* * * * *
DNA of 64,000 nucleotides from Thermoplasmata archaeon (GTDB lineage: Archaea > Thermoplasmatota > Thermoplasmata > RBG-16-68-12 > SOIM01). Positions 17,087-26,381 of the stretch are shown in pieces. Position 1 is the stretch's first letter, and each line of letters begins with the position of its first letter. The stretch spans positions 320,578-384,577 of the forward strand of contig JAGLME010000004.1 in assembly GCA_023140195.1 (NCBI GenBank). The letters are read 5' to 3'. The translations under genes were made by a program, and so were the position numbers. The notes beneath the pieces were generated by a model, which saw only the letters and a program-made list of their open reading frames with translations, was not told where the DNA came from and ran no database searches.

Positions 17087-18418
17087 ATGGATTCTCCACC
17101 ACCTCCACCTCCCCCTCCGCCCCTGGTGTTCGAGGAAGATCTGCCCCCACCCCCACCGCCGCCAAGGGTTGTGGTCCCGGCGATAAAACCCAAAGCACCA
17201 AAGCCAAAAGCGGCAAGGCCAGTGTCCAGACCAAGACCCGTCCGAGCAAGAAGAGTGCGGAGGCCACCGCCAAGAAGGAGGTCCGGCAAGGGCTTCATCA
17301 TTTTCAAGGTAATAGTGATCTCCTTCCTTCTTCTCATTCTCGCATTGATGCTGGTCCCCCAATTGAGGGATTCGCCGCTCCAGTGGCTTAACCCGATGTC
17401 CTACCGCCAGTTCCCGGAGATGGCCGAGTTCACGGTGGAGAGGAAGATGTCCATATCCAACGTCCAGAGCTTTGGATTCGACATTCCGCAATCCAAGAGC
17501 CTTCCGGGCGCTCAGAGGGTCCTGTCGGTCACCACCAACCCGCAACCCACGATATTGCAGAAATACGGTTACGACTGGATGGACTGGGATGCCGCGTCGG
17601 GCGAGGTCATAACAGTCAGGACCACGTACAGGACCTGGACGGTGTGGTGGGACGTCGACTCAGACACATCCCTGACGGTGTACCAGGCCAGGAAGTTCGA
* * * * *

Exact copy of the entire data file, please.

DNA of 64,000 nucleotides from Thermoplasmata archaeon (GTDB lineage: Archaea > Thermoplasmatota > Thermoplasmata > RBG-16-68-12 > SOIM01). Positions 17,087-26,381 of the stretch are shown in pieces. Position 1 is the stretch's first letter, and each line of letters begins with the position of its first letter. The stretch spans positions 320,578-384,577 of the forward strand of contig JAGLME010000004.1 in assembly GCA_023140195.1 (NCBI GenBank). The letters are read 5' to 3'. The translations under genes were made by a program, and so were the position numbers. The notes beneath the pieces were generated by a model, which saw only the letters and a program-made list of their open reading frames with translations, was not told where the DNA came from and ran no database searches.

Positions 17087-18418
17087 ATGGATTCTCCACC
17101 ACCTCCACCTCCCCCTCCGCCCCTGGTGTTCGAGGAAGATCTGCCCCCACCCCCACCGCCGCCAAGGGTTGTGGTCCCGGCGATAAAACCCAAAGCACCA
17201 AAGCCAAAAGCGGCAAGGCCAGTGTCCAGACCAAGACCCGTCCGAGCAAGAAGAGTGCGGAGGCCACCGCCAAGAAGGAGGTCCGGCAAGGGCTTCATCA
17301 TTTTCAAGGTAATAGTGATCTCCTTCCTTCTTCTCATTCTCGCATTGATGCTGGTCCCCCAATTGAGGGATTCGCCGCTCCAGTGGCTTAACCCGATGTC
17401 CTACCGCCAGTTCCCGGAGATGGCCGAGTTCACGGTGGAGAGGAAGATGTCCATATCCAACGTCCAGAGCTTTGGATTCGACATTCCGCAATCCAAGAGC
17501 CTTCCGGGCGCTCAGAGGGTCCTGTCGGTCACCACCAACCCGCAACCCACGATATTGCAGAAATACGGTTACGACTGGATGGACTGGGATGCCGCGTCGG
17601 GCGAGGTCATAACAGTCAGGACCACGTACAGGACCTGGACGGTGTGGTGGGACGTCGACTCAGACACATCCCTGACGGTGTACCAGGCCAGGAAGTTCGA